• And specific to Subhash: I will use my horn nearly continuously (he really did - even other drivers were annoyed with him).
Things took a bad turn for Subhash when he pulled over by the police for using his cell phone while driving. Dejectedly he told us the amount of fine. I didn't hear him well. "Rs 300?" I asked. "Yes. No. Rs 1500". Had he said Rs 1500 all along? Did he revise his find upwards to try to get more money out of us?

We had to shop at one place near the Gateway of India, ostensibly to get free parking. The only thing interesting about that shop, was that one of the proprietors claimed to have come from a country called "Beloogistan" - near Afghanstan. "Was it part of Russia," Laura Asked. No it wasn't. Never was. Also, he sounded exactly like Borat. I guess that does add some credibility to his claim. We then walked around the Gateway - pretty cool. Hardly any tourists about. When we got back to the car he asked if we had made any purchases at the Beloogistan store. No we hadn't, we told him. Ahh well, he said, in that case you need to pay this man (gesticuates to man in green quasi-official looking uniform knocking on his window) Rs 20. Enh - that's free parking India-style.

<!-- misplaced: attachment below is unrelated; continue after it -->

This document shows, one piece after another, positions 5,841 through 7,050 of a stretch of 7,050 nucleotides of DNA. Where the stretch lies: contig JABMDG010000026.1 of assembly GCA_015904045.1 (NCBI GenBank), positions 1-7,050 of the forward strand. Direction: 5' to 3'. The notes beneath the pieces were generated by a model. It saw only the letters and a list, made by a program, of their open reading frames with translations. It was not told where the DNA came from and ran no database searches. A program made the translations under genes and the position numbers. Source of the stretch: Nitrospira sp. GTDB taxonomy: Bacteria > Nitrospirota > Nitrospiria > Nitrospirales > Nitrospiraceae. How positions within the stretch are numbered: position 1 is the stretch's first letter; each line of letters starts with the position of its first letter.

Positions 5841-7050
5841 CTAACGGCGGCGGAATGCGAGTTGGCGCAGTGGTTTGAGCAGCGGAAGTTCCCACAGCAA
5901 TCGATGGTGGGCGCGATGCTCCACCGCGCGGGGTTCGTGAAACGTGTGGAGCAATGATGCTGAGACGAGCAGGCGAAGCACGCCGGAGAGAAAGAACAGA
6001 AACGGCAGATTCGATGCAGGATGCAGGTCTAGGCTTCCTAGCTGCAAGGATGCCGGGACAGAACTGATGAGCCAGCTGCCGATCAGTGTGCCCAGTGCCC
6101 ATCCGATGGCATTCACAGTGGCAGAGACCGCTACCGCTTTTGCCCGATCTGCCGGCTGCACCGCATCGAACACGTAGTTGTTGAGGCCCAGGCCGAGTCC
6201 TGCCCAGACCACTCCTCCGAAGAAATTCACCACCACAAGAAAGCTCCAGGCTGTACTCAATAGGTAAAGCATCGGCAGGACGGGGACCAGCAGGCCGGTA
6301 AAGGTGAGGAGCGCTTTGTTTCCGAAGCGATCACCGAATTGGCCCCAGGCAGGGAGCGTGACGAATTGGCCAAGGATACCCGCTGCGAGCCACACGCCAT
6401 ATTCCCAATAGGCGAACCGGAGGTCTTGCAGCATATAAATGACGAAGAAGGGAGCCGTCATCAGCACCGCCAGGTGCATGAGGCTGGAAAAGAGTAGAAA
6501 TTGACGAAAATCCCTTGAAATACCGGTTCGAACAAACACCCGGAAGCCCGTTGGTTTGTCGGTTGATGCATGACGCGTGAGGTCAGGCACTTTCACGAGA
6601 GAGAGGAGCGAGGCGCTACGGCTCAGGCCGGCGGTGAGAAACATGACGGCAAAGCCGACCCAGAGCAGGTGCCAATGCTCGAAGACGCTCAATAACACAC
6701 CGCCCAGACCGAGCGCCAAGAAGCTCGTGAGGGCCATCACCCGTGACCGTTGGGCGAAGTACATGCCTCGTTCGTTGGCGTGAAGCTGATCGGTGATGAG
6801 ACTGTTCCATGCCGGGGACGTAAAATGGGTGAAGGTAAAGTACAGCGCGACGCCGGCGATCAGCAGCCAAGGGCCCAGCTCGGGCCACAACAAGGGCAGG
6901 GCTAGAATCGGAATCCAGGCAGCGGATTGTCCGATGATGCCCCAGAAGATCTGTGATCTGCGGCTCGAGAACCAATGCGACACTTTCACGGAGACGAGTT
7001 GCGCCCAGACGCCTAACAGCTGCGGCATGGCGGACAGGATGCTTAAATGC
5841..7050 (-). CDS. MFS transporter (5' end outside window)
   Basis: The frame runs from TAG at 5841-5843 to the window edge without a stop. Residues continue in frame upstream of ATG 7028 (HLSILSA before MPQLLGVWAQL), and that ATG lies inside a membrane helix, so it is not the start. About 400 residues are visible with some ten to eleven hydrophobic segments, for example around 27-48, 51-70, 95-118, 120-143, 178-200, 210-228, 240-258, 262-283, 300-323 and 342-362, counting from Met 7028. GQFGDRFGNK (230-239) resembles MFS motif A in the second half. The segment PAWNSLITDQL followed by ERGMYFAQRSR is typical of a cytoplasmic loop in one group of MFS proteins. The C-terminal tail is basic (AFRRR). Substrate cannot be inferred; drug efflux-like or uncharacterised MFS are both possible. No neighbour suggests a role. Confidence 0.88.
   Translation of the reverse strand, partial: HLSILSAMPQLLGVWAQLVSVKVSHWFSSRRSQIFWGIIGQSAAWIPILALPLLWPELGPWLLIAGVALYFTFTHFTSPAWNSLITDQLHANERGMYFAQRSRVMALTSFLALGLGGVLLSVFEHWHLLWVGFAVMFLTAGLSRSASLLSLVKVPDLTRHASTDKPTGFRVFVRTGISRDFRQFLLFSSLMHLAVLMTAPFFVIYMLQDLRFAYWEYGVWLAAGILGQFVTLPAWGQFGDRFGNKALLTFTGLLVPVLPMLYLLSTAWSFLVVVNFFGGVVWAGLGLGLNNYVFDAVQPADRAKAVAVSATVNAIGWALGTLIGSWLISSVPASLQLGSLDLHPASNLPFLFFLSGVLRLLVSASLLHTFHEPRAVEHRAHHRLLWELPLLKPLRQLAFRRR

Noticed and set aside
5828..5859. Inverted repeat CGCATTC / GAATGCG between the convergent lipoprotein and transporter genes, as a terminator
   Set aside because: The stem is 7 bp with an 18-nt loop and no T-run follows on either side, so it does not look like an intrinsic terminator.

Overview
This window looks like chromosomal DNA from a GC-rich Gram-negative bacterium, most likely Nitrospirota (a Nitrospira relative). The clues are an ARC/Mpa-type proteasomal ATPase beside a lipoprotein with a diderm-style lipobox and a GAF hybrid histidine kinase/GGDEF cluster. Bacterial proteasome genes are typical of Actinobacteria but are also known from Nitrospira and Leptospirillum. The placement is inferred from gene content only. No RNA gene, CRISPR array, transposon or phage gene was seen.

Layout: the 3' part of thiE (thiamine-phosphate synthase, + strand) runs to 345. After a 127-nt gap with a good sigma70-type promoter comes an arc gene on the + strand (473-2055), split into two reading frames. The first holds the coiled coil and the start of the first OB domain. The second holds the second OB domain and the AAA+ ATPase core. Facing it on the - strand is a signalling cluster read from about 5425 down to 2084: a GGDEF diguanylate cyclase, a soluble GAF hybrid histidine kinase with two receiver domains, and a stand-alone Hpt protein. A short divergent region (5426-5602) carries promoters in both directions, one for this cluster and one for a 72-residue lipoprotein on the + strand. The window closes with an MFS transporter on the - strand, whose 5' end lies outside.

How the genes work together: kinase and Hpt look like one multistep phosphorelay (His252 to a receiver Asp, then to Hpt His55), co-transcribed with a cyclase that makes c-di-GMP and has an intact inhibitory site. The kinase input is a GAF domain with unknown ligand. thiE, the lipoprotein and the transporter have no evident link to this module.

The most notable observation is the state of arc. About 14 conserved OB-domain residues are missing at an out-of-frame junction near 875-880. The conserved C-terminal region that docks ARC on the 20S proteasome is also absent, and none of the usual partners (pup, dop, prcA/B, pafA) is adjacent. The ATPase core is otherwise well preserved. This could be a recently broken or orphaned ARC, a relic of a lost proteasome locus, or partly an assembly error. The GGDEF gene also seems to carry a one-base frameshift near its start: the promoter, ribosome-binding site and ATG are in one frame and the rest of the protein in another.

The tour over, we drove back to the airport. I paid his fare and waited:
-- "A little extra tip for the driver no?"
-- "Rs 2000 was a pretty good fare I think!!!"
-- "Not my fare. I am only driver. [something about children I think] [something about being fined by the police I think]".
-- I flicked him 3 $US dollars. Partly because they were the first notes I picked out, and partly because he wouldn't know immediately how much that was and thus I could escape.

Oddly there the were no "porters" wanting to take our bags for us. This was an anti-climax as Laura had jumped out of the car to fend them off (we had previously paid Rs 50 for a man to take our bags about 10 meters - that was when we were stupid. And he complained we hadn't tipped him enough). Only passengers can enter the airport proper. The first thing we had to do was get our bags x-rayed. We stood at the back of a pretty long queue. We got to the scanner. "What airline?" "British Airways" "Other line. Only open at 10". It was just after 7. The other line was closed. Bad thoughts crept in - would we have to stay in this tiny area with no toilets, seats, or places to eat until the other lane opened ... in 3 hours?. I with him checked. "Oh no - go straight through". Maybe it's all the heady sights we've seen today - but I thought the whole point of x-raying the bags as soon as you went in to the airport was so people weren't wandering around the airport with bombs and such like? Well, if that is true, I have discovered a major flaw in that system.

It's 20:25. One and half hours until we scan our bags. Three hours until we can check it.

I had intended to write about the nature of the Indian people we have met, but will have to wait until later.

Thank you for reading this far.